Sandy Springs plans code changes to attract developers to North End

of the city.
City officials want to attract builders to remodel North Springs Shopping Center, North Ridge Shopping Center, North River Shopping Center and River Springs Shopping Center into mixed-use developments. CITY OF SANDY SPRINGS
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of the city. City officials want to attract builders to remodel North Springs Shopping Center, North Ridge Shopping Center, North River Shopping Center and River Springs Shopping Center into mixed-use developments. CITY OF SANDY SPRINGS

Sandy Springs is poised to approve city and development code changes to attract developers to four older shopping centers in the North End of the city.

City officials want to attract builders to remodel North Springs Shopping Center, North Ridge Shopping Center, North River Shopping Center and River Springs Shopping Center into mixed-use developments.

In December, City Council will vote on code amendments for a new North End Mixed-Use district located on Roswell Road north of Dalrymple Road extending to Dunwoody Place.

If approved, developers of multi-family housing in the district would be exempt from the city requirement to use steel on structures taller than three stories and larger than 100,000 square feet. They would be able to build all wood-frame structures in the apartment communities in the North End.

Homeowners living in the North End and throughout Sandy Springs have voiced concerns about more apartments or density in and around their neighborhoods. A tweaked development would allow building heights up to 12 stories with certain conditions such as retail space on the ground floor.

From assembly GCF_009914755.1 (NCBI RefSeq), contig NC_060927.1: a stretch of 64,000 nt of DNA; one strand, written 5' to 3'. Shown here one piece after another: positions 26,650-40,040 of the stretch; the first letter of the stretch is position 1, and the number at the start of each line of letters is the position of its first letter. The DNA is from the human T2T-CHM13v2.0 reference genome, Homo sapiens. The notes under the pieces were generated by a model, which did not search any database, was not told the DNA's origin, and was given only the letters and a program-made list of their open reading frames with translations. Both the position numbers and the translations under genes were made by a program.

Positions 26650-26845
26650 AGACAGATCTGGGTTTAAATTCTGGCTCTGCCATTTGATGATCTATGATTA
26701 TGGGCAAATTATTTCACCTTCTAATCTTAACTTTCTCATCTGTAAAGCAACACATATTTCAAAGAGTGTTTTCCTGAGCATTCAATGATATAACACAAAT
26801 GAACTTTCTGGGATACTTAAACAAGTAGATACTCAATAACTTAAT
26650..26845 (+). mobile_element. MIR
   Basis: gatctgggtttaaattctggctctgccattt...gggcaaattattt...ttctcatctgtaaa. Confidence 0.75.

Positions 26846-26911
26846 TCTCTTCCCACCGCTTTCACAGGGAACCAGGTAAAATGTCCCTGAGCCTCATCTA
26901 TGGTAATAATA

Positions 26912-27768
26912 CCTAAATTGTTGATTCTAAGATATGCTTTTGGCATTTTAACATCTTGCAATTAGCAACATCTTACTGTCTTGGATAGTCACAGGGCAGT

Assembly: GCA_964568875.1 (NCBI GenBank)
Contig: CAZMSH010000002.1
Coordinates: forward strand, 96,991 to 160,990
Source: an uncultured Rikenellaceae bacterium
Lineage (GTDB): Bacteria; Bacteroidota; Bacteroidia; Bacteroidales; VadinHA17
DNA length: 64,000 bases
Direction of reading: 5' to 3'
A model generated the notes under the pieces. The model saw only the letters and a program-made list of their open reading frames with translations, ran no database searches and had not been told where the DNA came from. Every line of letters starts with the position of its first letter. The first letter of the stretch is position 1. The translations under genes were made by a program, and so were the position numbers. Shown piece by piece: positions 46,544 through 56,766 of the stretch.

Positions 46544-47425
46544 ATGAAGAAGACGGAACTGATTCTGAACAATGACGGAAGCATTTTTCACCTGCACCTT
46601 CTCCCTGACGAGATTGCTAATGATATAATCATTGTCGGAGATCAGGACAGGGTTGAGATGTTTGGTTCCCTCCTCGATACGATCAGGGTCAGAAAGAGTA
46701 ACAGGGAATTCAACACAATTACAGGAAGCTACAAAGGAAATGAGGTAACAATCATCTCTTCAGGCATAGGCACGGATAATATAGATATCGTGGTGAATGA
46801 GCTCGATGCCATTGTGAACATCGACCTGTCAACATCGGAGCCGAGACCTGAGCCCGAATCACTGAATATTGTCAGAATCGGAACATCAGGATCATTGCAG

The Planning Commission approved a recommendation of the proposed code amendments on Nov. 17.

During the meeting, Huntcliff resident Cathi Arora asked members to exclude River Springs Shopping Center from the changes. The shopping center is beside the subdivision of nearly 1,000 acres.

Arora said she’s concerned the changes would bring cheaply built apartments and cause pollution, noise and traffic congestion.

Sandy Springs has focused on redevelopment in the North End — a community of affluent, moderate and fixed income residents — for four years. A task force, housing study and city forums concluded quality redevelopment that doesn’t disturb or harm neighborhoods as well as affordable housing is desired.

The new codes would require 25% of residential development to be single detached homes or townhomes. And 10% of housing must be for low income households.

Mayor Rusty Paul, who has been against the building of more apartment communities in the past, said the code changes will help bring more homeownership, restaurants and retail to the area.

“If we can get what we’re looking for we may have to trade off with some rental,” Paul said Friday.

City Council will vote on the measure Dec. 21.

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